We had wandered the desert for almost 20 years, and, just when we were about to give up hope and succumb to the elements, an oasis appeared.

But not just an oasis … Buff fans found not just water, but paradise.

Coach Prime is not only the right coach to make Colorado relevant, he comes to Boulder at exactly the right time in the history of the sport.

The Colorado football program doesn’t have to be built on the weak foundation of the 2022 season. Coach Prime gets a “tabula rasa” – a clean slate. He doesn’t have to pick through the passed over three star recruits, looking for “diamonds in the rough” who he can develop over time. Coach Sanders is a name, and he can cherry pick from among the most elite talent in the nation.

He is not taking over a 1-11 team … He can make up his own roster.

If Coach Prime had come to Boulder five years ago, or ten years ago, or twenty years ago … well, he wouldn’t have come, because the opportunity for quick results wouldn’t have been there. It would have been more like the expansion Tampa Bay Buccaneers that legendary USC coach John McKay took over in 1976. That misfit squad which led to so many timeless McKay quotes (When asked about his team’s execution, McKay replied: “I’m in favor of it”), a team which went 0-14 in its first season, then 0-12 in 1977 before winning the final two games to finish 2-12.

In today’s college football world, which is basically an unregulated free market, Coach Prime doesn’t need three years to build a roster which can compete. At present, one out of every 13 players in the FBS is in the Transfer Portal. Not every one of them has Power Five talent; not every one will find a chair to sit in once the music stops.

But there are talented players out there, difference makers who will represent a significant upgrade in talent from what CU was able to field in 2022. There are still recruits from the Class of 2023 who can step in and play right away, and who will want to play for Coach Prime in Boulder.

Chances are, they wouldn’t have wanted to play for a Bronco Mendenhall, a Tom Herman, or a Ryan Walters … at least not at Colorado.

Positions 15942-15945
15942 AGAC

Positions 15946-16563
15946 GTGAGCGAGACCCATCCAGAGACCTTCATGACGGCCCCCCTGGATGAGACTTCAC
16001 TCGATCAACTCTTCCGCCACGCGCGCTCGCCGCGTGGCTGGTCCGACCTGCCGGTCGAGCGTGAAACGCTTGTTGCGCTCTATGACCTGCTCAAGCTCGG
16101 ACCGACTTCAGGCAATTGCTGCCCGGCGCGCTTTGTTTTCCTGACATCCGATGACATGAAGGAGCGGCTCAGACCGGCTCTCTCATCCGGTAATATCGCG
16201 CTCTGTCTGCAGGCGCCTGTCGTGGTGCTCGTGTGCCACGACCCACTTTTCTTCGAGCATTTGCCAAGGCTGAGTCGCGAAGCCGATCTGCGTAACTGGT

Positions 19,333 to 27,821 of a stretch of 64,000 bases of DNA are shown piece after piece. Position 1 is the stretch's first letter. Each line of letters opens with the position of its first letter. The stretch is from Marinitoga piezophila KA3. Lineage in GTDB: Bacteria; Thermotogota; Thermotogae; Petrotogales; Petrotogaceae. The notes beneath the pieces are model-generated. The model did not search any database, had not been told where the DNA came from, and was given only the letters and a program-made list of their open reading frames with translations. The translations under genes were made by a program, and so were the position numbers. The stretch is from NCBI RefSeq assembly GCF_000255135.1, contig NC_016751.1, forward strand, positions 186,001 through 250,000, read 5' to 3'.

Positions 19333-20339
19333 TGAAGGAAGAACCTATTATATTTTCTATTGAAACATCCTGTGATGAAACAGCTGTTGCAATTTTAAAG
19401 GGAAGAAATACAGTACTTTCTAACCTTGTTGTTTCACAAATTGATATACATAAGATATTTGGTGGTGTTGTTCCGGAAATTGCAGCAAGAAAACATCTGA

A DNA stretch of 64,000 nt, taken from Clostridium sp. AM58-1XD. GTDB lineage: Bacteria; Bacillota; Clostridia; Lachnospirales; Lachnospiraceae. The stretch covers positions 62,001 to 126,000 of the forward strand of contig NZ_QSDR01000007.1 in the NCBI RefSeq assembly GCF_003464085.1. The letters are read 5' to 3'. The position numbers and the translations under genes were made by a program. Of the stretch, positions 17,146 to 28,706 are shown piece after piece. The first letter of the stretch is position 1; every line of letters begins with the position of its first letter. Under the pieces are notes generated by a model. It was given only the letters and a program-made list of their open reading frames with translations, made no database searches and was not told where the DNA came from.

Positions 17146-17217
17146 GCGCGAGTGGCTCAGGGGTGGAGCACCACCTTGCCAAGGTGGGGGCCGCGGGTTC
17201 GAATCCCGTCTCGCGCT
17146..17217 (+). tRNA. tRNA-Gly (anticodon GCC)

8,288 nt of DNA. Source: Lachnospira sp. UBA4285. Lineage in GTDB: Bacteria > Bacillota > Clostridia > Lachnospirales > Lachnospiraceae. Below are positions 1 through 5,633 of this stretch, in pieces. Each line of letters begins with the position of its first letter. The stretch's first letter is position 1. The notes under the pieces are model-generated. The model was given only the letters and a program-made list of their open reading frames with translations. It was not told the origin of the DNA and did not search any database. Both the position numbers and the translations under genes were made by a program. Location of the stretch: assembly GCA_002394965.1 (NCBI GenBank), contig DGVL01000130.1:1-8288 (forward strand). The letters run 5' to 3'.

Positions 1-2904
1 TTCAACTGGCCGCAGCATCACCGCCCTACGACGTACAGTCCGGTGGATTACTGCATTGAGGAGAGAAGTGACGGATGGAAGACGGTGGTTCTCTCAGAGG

“I’ve assembled some of the best scouts, some of the best kids that we’re recruiting, commitments already coming on the way as I speak”, Coach Prime said when introduced to the Buff Nation. “And now that I’ve gotten here and I see it and understand it, and I can grasp it, and I can touch it. I can feel it, I can taste it, I truly understand what you want. All you want is the opportunity to win, to compete, to dominate, to be amongst the elite, to be amongst the best and darn it, I’m going to give you that”.

The narrative about Colorado football has changed. The 2022 season – or the decade-and-a-half of mediocrity which preceded it – is irrelevant.

Let CBS and ESPN have their fun. Let them mock the Colorado football program of 2022.

For Coach Prime and the Buff Nation, the 2022 season is already in the rear view mirror.

We have been given a fresh start; a clean slate.

I can’t wait to see how the 2023 season unfolds …


6 Replies to “Tabula Rasa”

  1. It’s crazy to think the very rules that was damning CU to be a have not can be used to turn the program around in just one year. All it took was for a major financial commitment … Along with a change in academics… AND the hiring of probably the only coach available that could pull off turning CU around.

    A trifecta of a perfect storm to bring the Buffs from last to…

    Only a few established coaches who were not even available, could do the same.

  2. It is truly Amazing what happens when A President, A Chancelor, The Regents and the Athletic Director truly support the program. I think they finally got it (after 15 years of crap) that the univiersity needs to support the Football Team